Microsoft's Bing Testing Personalized Search Experience
Microsoft is testing out "personalized search experiences" on its Bing search engine, in its continuing quest to both refine its search results and gain some advantage over market rival Google.
Those "experiences" include results based on previous searches. When a user searches in Bing for the same search term on multiple occasions, and clicks on a link presented further down on the results page, the search engine will apparently start bringing that link to the top of the page.
Bing will also start offering results tailored to a searcher's city. For example, a Bing user in New York City simply typing "Chinese food" will deliver local results, without having to type the search term, "Chinese food in Manhattan."
These steps come as Bing continues to refine its processes in its ongoing battle with Google.
"We think one of the challenges with delivering results which are truly individualized is that, to date, personalized search -can't see the forest for the trees,'" Aidan Crook and Sanaz Ahari, members of the Bing Search team, wrote in a Feb. 10 posting on the Bing Community blog. "In other words everyone is collecting everything and trying to figure out the foibles of human behavior from a mass of digital bits."
In the spirit of making individual search more accurate, the two continued, "we're currently -flighting' (or -testing,' or non search geeks) a raft of experiments to see which techniques deliver the best results for a given user behavior." Tailoring results to users' locations, and offering results based on previous searches, are just two of those experiments.
The Bing "personalized" refinement comes on the tail end of a vicious war of words between Microsoft and Google, which accused Bing of copying its Web-search results. In a widely circulated Feb. 1 posting, the blog Search Engine Land detailed what it called a "sting operation" against Bing, which apparently began after Google executives grew suspicious of how closely some of Bing's search results mirrored their own. After finding a set of terms with no matches on either search engine, the company apparently created "honey pot" pages that appeared on top of search results for those terms. When a small portion of Bing search results seemed to mirror Google's forced pages, the latter began leveling accusations.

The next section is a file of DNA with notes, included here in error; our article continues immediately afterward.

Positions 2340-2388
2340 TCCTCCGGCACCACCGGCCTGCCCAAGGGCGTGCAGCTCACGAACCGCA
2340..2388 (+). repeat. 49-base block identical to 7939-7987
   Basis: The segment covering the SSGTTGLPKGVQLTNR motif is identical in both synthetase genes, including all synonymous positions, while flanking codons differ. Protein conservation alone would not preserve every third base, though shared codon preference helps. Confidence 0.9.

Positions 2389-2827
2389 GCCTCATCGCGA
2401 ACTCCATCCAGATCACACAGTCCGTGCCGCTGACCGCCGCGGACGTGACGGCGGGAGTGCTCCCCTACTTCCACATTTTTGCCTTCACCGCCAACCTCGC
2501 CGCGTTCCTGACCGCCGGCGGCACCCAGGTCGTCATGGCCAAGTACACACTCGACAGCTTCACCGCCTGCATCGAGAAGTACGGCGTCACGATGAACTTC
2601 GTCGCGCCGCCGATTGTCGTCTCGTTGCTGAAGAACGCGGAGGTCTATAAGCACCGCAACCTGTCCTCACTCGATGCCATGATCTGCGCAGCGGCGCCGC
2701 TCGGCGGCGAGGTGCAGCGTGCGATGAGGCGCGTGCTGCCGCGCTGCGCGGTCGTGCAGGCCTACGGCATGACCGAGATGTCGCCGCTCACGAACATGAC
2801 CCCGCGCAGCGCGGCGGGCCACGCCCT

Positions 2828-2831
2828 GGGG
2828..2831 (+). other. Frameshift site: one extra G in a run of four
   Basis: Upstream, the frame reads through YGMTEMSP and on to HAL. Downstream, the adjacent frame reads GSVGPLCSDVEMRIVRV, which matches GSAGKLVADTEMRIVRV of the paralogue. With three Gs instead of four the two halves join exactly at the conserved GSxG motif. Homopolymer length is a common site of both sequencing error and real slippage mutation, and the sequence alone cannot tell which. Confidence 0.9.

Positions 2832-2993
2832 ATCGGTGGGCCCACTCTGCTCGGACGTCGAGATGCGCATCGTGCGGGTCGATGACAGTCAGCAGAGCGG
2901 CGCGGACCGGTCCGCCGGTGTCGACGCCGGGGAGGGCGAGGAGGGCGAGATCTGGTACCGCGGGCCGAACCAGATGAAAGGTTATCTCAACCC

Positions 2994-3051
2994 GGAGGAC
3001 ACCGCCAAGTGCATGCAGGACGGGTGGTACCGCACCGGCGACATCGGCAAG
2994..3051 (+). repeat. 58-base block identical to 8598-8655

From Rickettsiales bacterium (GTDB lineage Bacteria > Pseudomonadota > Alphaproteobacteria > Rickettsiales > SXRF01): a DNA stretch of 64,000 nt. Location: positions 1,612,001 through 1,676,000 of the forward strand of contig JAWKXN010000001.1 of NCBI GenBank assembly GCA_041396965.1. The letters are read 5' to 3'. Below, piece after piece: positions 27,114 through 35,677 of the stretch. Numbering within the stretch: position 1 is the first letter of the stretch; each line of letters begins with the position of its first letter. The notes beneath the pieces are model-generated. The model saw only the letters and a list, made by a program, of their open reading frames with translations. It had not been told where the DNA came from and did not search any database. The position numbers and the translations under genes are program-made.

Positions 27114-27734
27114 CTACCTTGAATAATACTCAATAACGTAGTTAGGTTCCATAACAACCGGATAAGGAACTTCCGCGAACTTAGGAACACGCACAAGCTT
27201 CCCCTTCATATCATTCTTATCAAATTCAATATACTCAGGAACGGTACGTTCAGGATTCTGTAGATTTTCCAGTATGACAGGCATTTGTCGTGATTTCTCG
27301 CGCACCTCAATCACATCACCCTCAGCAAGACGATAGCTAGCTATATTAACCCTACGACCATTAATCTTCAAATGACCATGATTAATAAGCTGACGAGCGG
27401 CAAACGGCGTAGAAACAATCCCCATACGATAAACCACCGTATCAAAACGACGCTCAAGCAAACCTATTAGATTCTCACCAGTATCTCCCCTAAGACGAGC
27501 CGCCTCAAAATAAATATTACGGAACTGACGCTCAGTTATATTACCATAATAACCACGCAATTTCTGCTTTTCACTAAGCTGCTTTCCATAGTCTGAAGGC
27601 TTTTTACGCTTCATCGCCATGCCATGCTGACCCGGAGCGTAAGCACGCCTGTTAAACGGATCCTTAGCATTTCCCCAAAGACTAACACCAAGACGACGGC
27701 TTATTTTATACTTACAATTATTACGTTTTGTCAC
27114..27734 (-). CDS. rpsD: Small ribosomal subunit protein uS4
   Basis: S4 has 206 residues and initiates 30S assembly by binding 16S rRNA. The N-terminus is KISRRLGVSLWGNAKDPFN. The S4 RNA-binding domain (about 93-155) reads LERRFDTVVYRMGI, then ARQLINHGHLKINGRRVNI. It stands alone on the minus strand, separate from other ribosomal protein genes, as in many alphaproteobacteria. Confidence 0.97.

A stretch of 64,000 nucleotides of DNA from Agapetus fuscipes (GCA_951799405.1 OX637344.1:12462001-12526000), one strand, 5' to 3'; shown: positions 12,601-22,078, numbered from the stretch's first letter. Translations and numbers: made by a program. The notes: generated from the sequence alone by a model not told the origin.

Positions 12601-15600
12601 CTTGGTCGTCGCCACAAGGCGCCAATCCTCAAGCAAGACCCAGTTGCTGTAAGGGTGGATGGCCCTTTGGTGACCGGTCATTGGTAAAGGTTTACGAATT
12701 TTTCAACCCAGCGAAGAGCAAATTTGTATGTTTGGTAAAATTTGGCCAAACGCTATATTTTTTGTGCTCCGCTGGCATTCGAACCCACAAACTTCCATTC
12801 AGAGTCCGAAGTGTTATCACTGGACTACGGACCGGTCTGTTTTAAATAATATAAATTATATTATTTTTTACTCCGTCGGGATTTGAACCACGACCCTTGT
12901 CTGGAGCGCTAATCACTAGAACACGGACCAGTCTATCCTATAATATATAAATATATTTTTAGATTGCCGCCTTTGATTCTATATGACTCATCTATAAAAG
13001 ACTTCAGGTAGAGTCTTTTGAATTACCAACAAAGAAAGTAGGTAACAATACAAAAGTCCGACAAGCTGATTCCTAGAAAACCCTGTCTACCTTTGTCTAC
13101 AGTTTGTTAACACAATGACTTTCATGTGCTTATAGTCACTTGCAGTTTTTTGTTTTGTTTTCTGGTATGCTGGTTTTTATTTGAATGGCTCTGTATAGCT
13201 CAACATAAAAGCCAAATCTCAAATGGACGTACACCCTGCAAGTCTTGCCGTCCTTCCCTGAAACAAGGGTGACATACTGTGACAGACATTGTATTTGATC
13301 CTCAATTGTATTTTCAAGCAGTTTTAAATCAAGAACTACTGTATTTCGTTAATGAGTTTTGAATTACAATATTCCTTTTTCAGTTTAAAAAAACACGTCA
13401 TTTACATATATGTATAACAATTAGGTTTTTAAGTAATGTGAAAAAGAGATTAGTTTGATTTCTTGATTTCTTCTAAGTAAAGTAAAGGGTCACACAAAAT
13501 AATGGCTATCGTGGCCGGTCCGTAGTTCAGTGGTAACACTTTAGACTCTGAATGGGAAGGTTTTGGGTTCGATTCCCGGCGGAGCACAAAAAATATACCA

Microsoft promptly responded. "We do not copy results from any of our competitors. Period. Full stop," Yusuf Mehdi, senior vice president of Microsoft's online services division, wrote in a Feb. 2 posting on the Bing Community blog. "we have some of the best minds in the world at work on search quality and relevance, and for a competitor to accuse any of these people of such activity is just insulting."
While those arguments and counter-arguments have died down since last week, the fact remains that Bing trails Google in the U.S. search market. According to research firm comScore, Bing racked up 12 percent of that market in December 2010, behind Google's 66.6 percent. Yahoo stood at 16 percent, although Bing powers its backend search. Microsoft doubtlessly hopes that features and tweaks like more personalized search will allow it to take a higher percentage of that market in quarters to come.